• You're all caught up!

What Are the Health Benefits of Using a Juice Extractor?

author image Pia Grant
Pia Grant has been a freelance writer since 2007, writing on topics of health, fitness, diet and lifestyle. Her clients include websites, businesses and newspapers, including "The Voice" and "The Alumni." She has a doctorate degree in the health sciences and attended Loyola University.
What Are the Health Benefits of Using a Juice Extractor?
A juice extractor with a knife and orange next to it. Photo Credit Artyom_Malov/iStock/Getty Images

Instead of biting into an apple or sauteing some vegetables for a meal, juicing offers an alternative way to eat these healthy foods. Juicing involves grinding fruits and vegetables through a juicing machine and extracting only the food's liquids. Although many claims exist about juicing's health benefits, including weight loss and strengthened immunity, no research exists to back up these claims.

Better Nutrient Absorption

Juicing removes most of the liquid from fruits and vegetables and leaves the pulp behind. In leaving the pulp behind, the fruit or vegetable's fiber -- the part of plant food that your body can't digest-- is also left behind. Juicing proponents claim that vitamins in fruits and vegetables, such as vitamin C and vitamin A, are absorbed better in liquid form. The Norwalk Juicer California company states that with juicing, your body can bypass unnecessary digestion of fiber and then more quickly and efficiently absorb nutrients.

You Might Also Like

Body Detoxification

Because fiber is left behind in juiced foods, proponents claim that juicing allows your body to rest from digestion processes and detoxify. Stefan Aschan, owner of a nutrition and fitness company, claims in an opinion piece on ABCnews.com that juicing allows the stomach, liver, pancreas, gallbladder and intestines to rest and repair. Healthy, nutrient-rich juiced foods are allowed to enter your system supposedly without taxing it, and giving it time to cleanse and boost immunity.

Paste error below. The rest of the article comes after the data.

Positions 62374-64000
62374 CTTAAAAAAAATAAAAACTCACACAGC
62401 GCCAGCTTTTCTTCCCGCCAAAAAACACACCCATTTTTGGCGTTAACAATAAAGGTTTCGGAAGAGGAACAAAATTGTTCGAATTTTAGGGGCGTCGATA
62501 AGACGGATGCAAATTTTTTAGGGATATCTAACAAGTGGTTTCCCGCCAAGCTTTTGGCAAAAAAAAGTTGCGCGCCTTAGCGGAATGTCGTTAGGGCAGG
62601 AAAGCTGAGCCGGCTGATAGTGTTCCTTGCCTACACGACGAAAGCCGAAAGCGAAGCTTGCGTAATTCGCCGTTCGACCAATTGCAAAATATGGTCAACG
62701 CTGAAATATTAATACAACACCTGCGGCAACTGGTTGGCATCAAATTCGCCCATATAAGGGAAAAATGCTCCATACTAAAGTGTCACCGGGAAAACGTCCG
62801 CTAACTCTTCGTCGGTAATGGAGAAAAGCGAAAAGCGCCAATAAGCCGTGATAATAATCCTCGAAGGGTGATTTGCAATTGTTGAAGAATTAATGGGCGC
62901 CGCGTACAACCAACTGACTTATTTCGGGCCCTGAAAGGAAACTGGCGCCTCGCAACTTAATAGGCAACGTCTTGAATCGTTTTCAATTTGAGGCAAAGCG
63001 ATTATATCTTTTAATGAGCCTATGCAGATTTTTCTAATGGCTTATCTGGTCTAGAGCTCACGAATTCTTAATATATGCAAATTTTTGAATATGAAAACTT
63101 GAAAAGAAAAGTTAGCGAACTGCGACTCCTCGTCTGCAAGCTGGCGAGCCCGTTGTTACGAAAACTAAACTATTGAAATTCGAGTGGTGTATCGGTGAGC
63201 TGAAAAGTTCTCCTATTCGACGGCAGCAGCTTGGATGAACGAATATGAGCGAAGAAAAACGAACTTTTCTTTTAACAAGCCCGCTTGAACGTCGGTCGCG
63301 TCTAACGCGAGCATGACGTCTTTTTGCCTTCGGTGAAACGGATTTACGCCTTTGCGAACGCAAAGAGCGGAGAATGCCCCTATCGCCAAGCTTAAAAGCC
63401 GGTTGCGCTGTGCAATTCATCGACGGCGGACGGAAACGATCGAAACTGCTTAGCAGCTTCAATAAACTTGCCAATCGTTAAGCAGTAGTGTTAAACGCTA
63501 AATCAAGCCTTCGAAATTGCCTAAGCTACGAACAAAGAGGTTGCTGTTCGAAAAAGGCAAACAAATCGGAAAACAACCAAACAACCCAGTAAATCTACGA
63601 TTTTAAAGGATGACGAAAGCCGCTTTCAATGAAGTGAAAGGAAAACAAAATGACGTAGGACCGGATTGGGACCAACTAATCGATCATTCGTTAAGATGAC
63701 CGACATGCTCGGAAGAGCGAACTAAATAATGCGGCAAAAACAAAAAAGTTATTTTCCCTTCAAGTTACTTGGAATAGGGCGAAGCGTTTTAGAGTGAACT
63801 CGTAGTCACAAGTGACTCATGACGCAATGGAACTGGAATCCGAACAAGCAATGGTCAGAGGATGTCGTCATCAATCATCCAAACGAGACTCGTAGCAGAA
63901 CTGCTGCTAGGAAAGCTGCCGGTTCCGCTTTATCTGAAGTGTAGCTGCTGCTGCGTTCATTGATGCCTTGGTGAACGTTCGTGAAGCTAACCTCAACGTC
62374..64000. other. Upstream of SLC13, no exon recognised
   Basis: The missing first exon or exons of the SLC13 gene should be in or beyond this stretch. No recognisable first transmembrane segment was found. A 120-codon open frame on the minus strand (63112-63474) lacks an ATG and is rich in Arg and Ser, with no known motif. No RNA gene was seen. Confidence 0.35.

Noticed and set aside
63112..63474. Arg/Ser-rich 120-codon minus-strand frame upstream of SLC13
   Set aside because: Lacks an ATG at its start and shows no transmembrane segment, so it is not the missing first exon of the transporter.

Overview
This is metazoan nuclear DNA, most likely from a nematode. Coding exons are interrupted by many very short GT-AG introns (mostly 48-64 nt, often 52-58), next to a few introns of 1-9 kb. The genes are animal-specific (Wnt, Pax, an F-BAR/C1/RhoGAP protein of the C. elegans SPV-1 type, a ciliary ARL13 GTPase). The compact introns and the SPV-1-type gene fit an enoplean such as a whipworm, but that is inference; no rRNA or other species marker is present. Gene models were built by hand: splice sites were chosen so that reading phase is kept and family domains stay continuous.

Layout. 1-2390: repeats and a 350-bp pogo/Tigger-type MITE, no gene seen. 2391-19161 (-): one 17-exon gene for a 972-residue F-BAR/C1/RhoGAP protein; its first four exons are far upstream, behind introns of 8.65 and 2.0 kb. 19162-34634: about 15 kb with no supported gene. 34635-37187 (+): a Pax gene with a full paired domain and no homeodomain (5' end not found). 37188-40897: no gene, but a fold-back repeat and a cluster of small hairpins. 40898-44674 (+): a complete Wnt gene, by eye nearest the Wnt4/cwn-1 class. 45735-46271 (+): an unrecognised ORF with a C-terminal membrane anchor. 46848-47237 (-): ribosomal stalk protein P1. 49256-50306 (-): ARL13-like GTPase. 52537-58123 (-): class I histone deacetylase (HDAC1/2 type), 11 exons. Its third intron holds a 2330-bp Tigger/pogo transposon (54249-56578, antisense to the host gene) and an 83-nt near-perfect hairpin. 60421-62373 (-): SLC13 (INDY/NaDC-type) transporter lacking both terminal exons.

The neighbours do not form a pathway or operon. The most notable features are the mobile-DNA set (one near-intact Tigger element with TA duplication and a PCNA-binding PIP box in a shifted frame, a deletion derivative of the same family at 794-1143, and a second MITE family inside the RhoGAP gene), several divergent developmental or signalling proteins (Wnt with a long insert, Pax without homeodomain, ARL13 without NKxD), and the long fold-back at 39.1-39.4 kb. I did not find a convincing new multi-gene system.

Weight Loss

Some weight loss plans include juicing in their programs. Proponents claim that juicing boosts metabolism and facilitates healthy eating. Increased nutrient absorption and body detoxification benefits with juicing also make weight loss easier, they claim. Juicing is also purported to reduce cravings for other foods by making you feel more balanced.

Alternative for Diets Lacking Fruits and Vegetables

Fruits and vegetables are undeniably healthy foods that should be included in any healthy and balanced diet. For those who don't consume enough fruits and vegetables, juicing can provide the nutrition benefits of these healthy foods in a convenient package. Preparing and drinking one or two fruit and vegetable-rich juicing recipes a day can help boost your nutrition profile if you'd otherwise avoid these healthy foods.

Criticisms and Recommendations

MayoClinic.com notes that most of the positive claims for juicing are baseless. It denounces claims that juicing promotes weight loss and states that some fruits and vegetables contain surprisingly high amounts of sugars that can significantly add to your calorie count. No scientific evidence supports body detoxification or better nutrient absorption through juicing, they also note. Fiber that is lost in juicing is actually good for digestion and, in removing it, you also lose heart-healthy benefits. Some juicing proponents recommend consuming some of the pulp for fiber intake. If you do juice, make sure you drink it fresh and all at once. Harmful bacteria can quickly accumulate in fresh juice since it's not pasteurized like commercial juice products. Also, beware that too much of some juices and overjuicing can sometimes cause diarrhea.

Related Searches

LiveStrong Calorie Tracker
THE LIVESTRONG.COM MyPlate Nutrition, Workouts & Tips
  • Gain 2 pounds per week
  • Gain 1.5 pounds per week
  • Gain 1 pound per week
  • Gain 0.5 pound per week
  • Maintain my current weight
  • Lose 0.5 pound per week
  • Lose 1 pound per week
  • Lose 1.5 pounds per week
  • Lose 2 pounds per week
  • Female
  • Male
ft. in.


Demand Media